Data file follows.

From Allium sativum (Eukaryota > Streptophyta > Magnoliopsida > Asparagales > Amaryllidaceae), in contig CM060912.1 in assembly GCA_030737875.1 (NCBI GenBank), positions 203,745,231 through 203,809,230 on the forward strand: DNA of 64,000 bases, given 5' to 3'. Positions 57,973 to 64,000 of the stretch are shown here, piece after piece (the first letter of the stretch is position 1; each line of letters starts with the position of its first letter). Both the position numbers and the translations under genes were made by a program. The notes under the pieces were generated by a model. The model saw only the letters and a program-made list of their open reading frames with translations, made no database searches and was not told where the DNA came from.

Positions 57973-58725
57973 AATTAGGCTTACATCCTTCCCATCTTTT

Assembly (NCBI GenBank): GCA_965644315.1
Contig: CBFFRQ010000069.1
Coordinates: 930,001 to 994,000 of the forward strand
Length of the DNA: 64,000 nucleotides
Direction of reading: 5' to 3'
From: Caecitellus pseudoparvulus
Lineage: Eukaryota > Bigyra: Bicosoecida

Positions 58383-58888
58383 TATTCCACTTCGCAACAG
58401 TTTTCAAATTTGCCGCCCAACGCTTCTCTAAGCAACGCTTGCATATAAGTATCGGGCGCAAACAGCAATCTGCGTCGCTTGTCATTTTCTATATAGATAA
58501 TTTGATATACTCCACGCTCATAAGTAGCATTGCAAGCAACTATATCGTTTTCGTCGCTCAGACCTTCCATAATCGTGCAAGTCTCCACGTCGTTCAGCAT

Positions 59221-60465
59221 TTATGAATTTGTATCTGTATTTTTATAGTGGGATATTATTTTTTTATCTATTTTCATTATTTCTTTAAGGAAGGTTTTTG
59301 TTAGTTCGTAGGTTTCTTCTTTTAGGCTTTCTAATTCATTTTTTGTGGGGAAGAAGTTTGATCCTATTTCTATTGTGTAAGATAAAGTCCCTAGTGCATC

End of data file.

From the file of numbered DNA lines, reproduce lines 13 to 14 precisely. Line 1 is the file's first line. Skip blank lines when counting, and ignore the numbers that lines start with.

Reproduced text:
58401 TTTTCAAATTTGCCGCCCAACGCTTCTCTAAGCAACGCTTGCATATAAGTATCGGGCGCAAACAGCAATCTGCGTCGCTTGTCATTTTCTATATAGATAA
58501 TTTGATATACTCCACGCTCATAAGTAGCATTGCAAGCAACTATATCGTTTTCGTCGCTCAGACCTTCCATAATCGTGCAAGTCTCCACGTCGTTCAGCAT